In 1773, the citizens of Boston called for three ships of the British East India Company to be sent back to England without their cargo of 342 chest of tea being unloaded.
This was in response to what were seen as unfair taxes on imports, being imposed by the British. Their request was denied and America moved closer to a revolution.
The royal governor of Boston, Thomas Hutchinson, would not allow the ships to depart without unloading their cargo. While he agreed that taxes could be detrimental to trade, Hutchinson supported British supremacy and the right of the British to impose taxes on the colonies.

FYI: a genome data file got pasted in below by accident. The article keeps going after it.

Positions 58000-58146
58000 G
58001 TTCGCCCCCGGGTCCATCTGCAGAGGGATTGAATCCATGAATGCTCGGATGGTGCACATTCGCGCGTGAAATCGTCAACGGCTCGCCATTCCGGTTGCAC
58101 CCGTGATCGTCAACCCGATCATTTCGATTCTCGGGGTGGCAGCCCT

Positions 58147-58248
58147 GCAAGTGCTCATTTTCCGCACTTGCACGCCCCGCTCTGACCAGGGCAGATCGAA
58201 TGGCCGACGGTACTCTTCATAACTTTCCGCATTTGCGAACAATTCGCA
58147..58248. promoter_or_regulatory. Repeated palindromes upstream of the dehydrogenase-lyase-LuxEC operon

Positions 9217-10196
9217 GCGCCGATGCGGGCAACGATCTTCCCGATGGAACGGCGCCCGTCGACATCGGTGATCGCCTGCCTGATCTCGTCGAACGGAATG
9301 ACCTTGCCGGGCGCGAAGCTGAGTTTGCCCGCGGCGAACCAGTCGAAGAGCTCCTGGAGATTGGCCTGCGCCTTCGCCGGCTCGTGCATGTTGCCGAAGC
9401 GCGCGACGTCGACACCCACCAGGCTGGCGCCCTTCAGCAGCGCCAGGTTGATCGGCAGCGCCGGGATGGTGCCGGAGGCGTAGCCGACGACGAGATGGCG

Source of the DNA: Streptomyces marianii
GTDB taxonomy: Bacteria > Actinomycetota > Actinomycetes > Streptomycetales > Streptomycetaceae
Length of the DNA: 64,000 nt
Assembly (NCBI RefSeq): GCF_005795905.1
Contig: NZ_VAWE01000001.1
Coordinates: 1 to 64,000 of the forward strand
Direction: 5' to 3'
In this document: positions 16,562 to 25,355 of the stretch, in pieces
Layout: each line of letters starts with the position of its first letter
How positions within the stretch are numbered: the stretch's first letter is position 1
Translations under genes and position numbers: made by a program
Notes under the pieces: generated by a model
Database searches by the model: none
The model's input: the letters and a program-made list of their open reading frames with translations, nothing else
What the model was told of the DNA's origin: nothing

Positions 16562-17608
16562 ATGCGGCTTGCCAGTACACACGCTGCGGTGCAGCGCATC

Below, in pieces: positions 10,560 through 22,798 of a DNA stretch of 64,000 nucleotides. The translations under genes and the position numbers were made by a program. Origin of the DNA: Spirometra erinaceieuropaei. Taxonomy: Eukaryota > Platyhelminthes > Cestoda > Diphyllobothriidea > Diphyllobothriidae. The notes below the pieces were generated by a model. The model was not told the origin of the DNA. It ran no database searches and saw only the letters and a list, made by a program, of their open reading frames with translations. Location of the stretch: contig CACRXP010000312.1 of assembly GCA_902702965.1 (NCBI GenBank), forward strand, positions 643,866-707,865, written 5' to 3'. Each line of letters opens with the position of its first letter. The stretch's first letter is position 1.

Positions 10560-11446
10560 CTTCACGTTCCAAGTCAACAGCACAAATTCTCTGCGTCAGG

The Boston citizens were angry at the laws, which were aimed at saving the East India Company from bankruptcy, making the imported tea cheaper than that supplied by local merchants. They refused to allow the ships to be unloaded in protest at these unfair British taxes.
As a result of this standoff, on December16, sixty men led by American patriot Samuel Adams, many dressed as Mohawk Indians, boarded the ships and dumped 10,000 pounds of tea overboard.
This became known as the Boston Tea Party. The Bostonians refused to pay the duty or for the tea and parliament retaliated by passing the Coercive Acts which resulted in the port of Boston being closed in 1774.
The events of the Boston Tea Party marked the beginning of violence in the dispute between mother country and the colonies, which culminated in the American Revolution or War of Independence.